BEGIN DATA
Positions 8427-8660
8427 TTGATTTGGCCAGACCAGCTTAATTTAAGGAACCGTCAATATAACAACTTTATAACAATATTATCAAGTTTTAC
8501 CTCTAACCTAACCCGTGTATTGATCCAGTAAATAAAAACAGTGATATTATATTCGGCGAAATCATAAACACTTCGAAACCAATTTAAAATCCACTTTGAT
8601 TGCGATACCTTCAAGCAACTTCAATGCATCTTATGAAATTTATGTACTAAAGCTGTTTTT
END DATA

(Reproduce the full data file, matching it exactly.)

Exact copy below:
Positions 8427-8660
8427 TTGATTTGGCCAGACCAGCTTAATTTAAGGAACCGTCAATATAACAACTTTATAACAATATTATCAAGTTTTAC
8501 CTCTAACCTAACCCGTGTATTGATCCAGTAAATAAAAACAGTGATATTATATTCGGCGAAATCATAAACACTTCGAAACCAATTTAAAATCCACTTTGAT
8601 TGCGATACCTTCAAGCAACTTCAATGCATCTTATGAAATTTATGTACTAAAGCTGTTTTT